For having lived in Maryland for a good chunk of time, it's somewhat odd I never warmed up to being a Baltimore Orioles baseball fan. But I did grow to admire the O's shortstop, Cal Ripken Jr. Ripken hit for decent power, was renowned for his leadership and guts, and was a peerless fielder who positioned himself well to anticipate each batter. Yet for all his accolades in those areas, Ripken is know most of all as "The Iron Man". Ripken played in 2632 consecutive games in his career, shattering the previous record held by Lou Gehrig. That's the equivalent of over sixteen baseball seasons of showing up for work every day and doing his job.
In 1980, Eugene Peterson wrote his timeless classic A Long Obedience in the Same Direction, which outlined the good life for modern pilgrims of everyday existence. In an age of instant fixes and gratification, Peterson used a cluster of Psalms from the Bible (more specifically called the Psalms of Ascent) to point people to growth "in worship, service, joy, work, happiness, humility, community, and blessing." The secret to success, says Peterson, is not a quick solution but rather a willingness to "show up" regularly to do God's will.
So what do Ripken and Peterson have to do with one another? Simply because they remind me of two other people: George Stulac and Deborah Clarke.
It was soon after we moved to St. Louis in 2008 that we attended Memorial Presbyterian Church for a season of two-plus years. A magnificent structure of Gothic Revival architecture on Skinker Boulevard just south of the Delmar Loop, Memorial's physical beauty is matched and surpassed by the sincerity of its parishioners and the simple, pastoral warmth of George Stulac, who has served as the church's senior pastor since 1981. The first thing that strikes you about George is his quiet and inviting nature. A self-confessed introvert, he nonetheless is passionate about the relationships he enjoys with people. Soon after I began at Westminster Christian Academy, he asked to have lunch with me, which turned into a wonderful hour of encouragement and blessing. George's preaching was straightforward, clear, and drawn from both study and experience. George was a steady hand on the leader's wheel: Memorial has had a few minor quakes over the years that come from growing together as a spiritual family, but George has never complained about any potential threats. Instead, he knows that suffering is something to be moved through and learned from, that endurance (as William Barclay once said) is the ability to bear a hard thing and turn it into glory. When our little Jordan died in November 2008, there was no one else we would want to officiate his funeral than George. From Psalm 86, George reminded us that God is merciful, gracious, and good; he confessed the mystery that had caused us to know more suffering than he could imagine. His words meant more than we can properly express.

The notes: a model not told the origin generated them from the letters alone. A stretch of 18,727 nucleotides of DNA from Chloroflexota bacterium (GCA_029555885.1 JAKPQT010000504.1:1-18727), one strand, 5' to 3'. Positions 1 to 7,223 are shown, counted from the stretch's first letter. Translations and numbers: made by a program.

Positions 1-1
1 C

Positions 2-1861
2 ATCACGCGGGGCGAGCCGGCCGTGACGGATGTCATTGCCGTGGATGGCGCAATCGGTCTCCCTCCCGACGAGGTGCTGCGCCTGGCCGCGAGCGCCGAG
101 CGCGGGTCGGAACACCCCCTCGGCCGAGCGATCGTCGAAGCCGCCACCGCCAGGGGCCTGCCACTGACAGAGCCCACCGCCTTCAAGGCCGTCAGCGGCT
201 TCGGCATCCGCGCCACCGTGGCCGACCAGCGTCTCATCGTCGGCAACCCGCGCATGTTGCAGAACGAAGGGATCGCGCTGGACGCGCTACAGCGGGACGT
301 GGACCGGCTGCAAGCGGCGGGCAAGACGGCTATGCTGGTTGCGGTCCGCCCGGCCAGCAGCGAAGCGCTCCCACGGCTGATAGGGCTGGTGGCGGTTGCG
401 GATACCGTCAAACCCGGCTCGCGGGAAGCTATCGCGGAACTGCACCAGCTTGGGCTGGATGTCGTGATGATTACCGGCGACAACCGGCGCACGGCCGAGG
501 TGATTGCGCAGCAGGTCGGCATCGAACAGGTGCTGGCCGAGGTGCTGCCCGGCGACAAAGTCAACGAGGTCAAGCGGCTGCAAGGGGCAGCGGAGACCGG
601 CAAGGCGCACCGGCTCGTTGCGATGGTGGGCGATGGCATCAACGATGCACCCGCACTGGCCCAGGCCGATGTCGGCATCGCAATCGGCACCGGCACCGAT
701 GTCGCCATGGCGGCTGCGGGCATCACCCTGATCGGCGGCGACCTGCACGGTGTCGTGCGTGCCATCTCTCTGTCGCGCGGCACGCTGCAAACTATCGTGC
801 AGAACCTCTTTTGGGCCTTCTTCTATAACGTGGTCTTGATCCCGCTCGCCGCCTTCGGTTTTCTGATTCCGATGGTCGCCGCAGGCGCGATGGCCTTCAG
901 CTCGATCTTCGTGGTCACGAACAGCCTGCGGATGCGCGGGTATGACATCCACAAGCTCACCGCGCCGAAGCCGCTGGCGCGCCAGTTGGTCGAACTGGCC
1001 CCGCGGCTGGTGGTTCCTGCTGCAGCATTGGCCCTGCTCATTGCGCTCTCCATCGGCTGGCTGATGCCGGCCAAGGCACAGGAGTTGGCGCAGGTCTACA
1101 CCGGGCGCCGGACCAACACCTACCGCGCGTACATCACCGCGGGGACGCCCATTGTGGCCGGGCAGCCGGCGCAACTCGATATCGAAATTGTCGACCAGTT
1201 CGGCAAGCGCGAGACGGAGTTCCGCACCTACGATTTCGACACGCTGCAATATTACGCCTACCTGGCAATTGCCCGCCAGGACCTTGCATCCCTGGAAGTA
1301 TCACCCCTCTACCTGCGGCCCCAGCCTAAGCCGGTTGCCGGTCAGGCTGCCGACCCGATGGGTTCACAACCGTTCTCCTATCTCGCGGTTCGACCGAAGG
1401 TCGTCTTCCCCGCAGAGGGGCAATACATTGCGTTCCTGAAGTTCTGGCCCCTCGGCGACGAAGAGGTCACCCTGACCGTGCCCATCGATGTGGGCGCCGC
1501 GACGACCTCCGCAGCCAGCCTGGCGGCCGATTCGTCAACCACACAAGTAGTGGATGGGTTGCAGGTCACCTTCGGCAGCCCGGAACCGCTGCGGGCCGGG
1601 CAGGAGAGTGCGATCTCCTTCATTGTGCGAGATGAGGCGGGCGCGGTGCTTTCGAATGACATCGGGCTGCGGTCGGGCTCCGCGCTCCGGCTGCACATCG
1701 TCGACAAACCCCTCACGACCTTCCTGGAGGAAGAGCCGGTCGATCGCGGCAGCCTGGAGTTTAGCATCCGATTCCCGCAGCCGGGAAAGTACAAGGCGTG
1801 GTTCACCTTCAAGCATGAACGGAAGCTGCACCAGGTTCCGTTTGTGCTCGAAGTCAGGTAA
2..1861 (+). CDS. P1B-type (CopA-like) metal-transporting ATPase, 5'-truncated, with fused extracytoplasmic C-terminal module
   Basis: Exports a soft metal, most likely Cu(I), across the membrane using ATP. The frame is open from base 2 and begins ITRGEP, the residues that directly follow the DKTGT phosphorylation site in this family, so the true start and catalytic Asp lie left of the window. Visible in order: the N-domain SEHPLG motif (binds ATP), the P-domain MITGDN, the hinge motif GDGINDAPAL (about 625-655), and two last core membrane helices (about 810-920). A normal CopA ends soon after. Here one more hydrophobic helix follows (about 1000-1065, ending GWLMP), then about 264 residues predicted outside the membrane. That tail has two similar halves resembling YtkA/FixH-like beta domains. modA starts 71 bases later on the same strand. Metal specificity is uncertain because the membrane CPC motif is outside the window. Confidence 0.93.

Now George has announced his time as pastor of Memorial is coming to an end. August 17th will be the occasion of his final sermon, and you can bet the Davis family will be there at Memorial Presbyterian for the 10:45 service that morning, six years to the day after we first met him, thirty-three years after he began there as senior pastor. Faithful, dependable, and consistent…those are words that come to mind regarding George Stulac.
Also, this week marks the end of another era. I have commended my high school English teacher, Deb (Harbaugh) Clarke in another post from last year. At the close of this school year, Deb will retire from teaching in the Carroll County Public School system. When she does, it will bring to an end an amazing streak of forty-one years in the same school district. Think about that: forty-one years…one hundred, sixty-four marking periods…hundreds of books discussed…scores of test review games (by the way, how did they always end in a tie?)…and thousands of papers graded. But beyond that, Deb taught a vast army of serious students how to write, how to communicate…in short, how to love language and to make music with words, whether it be a compare-contrast essay, a persuasive essay, or an expository paper on Great Expectations. Her approach was not a system of lathery compliments tossed indiscriminately into a student pool. Her comments--both for praise and correction--were carefully chosen and intended to make her students great communicators. No matter what background, no matter how much or little apparent potential, Deb believed that every one of her students could--nay, should--be phenomenal writers. Humans should be masters of the glory of words, she believed, and every student has the opportunity to shape the mosaic of exposition, the tesserae of story, the pieces of clarity into a tapestry that reflects the human spirit and experience, simply because we should want other to know what is and what the joy of living can be.
Now that era is coming to an end. Deb is retiring, and the world of teaching is suffering one of the greatest losses imaginable. But I will always remember that she showed up every day to teach me, to insure that each paper I did was better than the one before, and that I would be an excellent communicator. And thus, whenever I look at a copy of Litany of Secrets or any of the subsequent manuscripts of my yet-unpublished sequels, I see Deb Clarke. I am a writer because of her.
A long obedience in the same direction. Faithfulness and doggedness are qualities often overlooked today. But they are the characteristics that often make the biggest difference. And by showing up with Ripken-like determination, George Stulac and Deb Clarke have made maximum impact, watering the soil of hearts they have touched over the long haul. And those efforts are deserving of deepest thanks.